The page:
To authenticate from the console as a root user, you must sign in with your email address and password. As a federated user, you are authenticated by your identity provider and granted access to AWS resources by assuming IAM roles. As an IAM user, provide your account ID or alias, and then your user name and password. To authenticate workloads from the API or AWS CLI, you might use temporary credentials through being assigned a role or you might use long-term credentials by providing your access key and secret key. You might also be required to provide additional security information. As a best practice, AWS recommends that you use multi-factor authentication (MFA) and temporary credentials to increase the security of your account. To learn more about the IAM entities that AWS can authenticate, see IAM users and IAM roles.


You must also be authorized (allowed) to complete your request. During authorization, AWS uses values from the request context to check for policies that apply to the request. It then uses the policies to determine whether to allow or deny the request. Most policies are stored in AWS as JSON documents and specify the permissions for principal entities. There are several types of policies that can affect whether a request is authorized. To provide your users with permissions to access the AWS resources in their own account, you need only identity-based policies. Resource-based policies are popular for granting cross-account access. The other policy types are advanced features and should be used carefully.

AWS checks each policy that applies to the context of your request. If a single permissions policy includes a denied action, AWS denies the entire request and stops evaluating. This is called an explicit deny. Because requests are denied by default, AWS authorizes your request only if every part of your request is allowed by the applicable permissions policies. The evaluation logic for a request within a single account follows these general rules:

  • By default, all requests are denied. (In general, requests made using the AWS account root user credentials for resources in the account are always allowed.)

  • An explicit allow in any permissions policy (identity-based or resource-based) overrides this default.

  • The existence of an Organizations SCP, IAM permissions boundary, or a session policy overrides the allow. If one or more of these policy types exists, they must all allow the request. Otherwise, it is implicitly denied.

  • An explicit deny in any policy overrides any allows.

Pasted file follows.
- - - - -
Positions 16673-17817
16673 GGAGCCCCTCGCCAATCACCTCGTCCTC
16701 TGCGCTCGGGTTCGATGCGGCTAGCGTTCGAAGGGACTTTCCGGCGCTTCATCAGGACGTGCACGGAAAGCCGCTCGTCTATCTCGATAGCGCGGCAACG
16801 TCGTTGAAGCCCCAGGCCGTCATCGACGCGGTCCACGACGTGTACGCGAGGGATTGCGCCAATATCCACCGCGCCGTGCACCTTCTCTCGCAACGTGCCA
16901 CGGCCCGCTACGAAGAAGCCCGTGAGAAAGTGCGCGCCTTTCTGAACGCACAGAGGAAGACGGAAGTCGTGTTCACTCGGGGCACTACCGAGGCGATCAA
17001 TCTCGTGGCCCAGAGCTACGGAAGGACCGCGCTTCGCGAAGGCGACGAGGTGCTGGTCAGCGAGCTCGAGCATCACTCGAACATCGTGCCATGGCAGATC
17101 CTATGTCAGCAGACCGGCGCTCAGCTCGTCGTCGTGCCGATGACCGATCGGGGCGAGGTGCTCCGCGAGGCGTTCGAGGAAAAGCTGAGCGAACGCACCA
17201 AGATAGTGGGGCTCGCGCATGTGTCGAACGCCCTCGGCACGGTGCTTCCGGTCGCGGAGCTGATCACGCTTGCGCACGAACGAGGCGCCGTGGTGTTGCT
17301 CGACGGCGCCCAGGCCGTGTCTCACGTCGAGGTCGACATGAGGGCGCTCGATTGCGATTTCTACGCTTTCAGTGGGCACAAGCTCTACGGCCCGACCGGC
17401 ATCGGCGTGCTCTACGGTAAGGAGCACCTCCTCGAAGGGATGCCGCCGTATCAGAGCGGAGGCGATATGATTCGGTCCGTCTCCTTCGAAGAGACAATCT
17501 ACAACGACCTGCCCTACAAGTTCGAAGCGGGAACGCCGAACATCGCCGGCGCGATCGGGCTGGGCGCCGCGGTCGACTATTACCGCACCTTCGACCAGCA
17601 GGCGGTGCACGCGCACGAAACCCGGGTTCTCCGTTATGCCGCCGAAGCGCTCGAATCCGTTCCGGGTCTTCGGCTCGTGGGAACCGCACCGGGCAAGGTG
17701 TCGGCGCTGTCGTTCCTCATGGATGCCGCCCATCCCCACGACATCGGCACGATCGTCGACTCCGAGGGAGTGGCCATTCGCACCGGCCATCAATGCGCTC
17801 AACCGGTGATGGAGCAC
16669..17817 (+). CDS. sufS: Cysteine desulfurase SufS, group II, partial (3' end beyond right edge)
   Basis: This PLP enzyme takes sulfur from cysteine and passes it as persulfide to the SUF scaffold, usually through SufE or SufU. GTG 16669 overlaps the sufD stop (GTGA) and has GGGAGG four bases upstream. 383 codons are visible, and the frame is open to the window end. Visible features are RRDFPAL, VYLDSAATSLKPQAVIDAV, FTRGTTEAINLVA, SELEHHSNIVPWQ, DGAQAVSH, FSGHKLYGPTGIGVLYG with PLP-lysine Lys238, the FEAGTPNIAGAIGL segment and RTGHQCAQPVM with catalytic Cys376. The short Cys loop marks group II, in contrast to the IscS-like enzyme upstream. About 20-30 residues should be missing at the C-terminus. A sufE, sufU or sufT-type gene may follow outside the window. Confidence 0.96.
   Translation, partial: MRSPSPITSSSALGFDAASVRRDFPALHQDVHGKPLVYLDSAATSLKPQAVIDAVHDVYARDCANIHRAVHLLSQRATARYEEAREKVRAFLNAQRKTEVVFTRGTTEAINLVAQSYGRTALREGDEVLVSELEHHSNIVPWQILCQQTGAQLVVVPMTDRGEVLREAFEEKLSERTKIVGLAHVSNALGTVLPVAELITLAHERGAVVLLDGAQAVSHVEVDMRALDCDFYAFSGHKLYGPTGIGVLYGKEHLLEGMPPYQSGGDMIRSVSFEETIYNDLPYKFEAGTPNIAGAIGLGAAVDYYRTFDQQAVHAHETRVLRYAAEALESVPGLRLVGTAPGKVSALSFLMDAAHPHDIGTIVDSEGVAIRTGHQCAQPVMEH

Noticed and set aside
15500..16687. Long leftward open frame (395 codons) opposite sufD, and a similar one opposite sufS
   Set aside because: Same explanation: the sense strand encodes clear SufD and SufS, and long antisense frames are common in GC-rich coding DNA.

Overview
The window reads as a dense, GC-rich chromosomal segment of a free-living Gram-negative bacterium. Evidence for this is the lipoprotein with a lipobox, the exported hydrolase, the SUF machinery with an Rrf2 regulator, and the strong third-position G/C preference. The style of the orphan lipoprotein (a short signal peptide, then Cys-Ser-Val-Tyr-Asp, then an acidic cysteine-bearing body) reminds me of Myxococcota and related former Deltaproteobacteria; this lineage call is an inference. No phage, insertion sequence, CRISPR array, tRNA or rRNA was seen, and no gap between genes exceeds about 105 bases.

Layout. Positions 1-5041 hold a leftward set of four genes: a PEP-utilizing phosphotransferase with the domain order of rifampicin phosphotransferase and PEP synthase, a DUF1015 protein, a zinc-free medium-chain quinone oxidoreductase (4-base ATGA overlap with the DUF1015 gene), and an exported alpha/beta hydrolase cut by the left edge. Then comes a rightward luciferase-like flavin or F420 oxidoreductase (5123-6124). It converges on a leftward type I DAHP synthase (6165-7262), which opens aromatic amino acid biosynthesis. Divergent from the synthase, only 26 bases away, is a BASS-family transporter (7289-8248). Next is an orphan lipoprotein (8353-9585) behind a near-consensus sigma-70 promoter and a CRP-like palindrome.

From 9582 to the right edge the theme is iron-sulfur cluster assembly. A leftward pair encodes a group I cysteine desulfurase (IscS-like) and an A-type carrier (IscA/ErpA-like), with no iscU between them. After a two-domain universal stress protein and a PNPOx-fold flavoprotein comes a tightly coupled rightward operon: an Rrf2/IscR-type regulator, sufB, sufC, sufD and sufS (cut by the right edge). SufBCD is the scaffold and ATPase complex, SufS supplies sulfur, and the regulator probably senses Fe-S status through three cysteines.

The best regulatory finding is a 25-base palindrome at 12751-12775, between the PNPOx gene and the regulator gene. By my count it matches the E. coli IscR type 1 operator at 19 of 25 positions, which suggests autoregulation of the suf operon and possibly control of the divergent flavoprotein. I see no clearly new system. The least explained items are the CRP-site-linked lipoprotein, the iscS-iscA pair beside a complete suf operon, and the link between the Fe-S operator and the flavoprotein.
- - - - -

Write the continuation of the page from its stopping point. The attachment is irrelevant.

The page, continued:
To learn more about how all types of policies are evaluated, see Policy evaluation logic. If you need to make a request in a different account, a policy in the other account must allow you to access the resource and the IAM entity that you use to make the request must have an identity-based policy that allows the request.

Actions or operations

After your request has been authenticated and authorized, AWS approves the actions or operations in your request. Operations are defined by a service, and include things that you can do to a resource, such as viewing, creating, editing, and deleting that resource. For example, IAM supports approximately 40 actions for a user resource, including the following actions:

  • CreateUser

  • DeleteUser

  • GetUser

  • UpdateUser

To allow a principal to perform an operation, you must include the necessary actions in a policy that applies to the principal or the affected resource. To see a list of actions, resource types, and condition keys supported by each service, see Actions, Resources, and Condition Keys for AWS Services.


After AWS approves the operations in your request, they can be performed on the related resources within your account. A resource is an object that exists within a service. Examples include an Amazon EC2 instance, an IAM user, and an Amazon S3 bucket. The service defines a set of actions that can be performed on each resource. If you create a request to perform an unrelated action on a resource, that request is denied. For example, if you request to delete an IAM role but provide an IAM group resource, the request fails. To see AWS service tables that identify which resources are affected by an action, see Actions, Resources, and Condition Keys for AWS Services.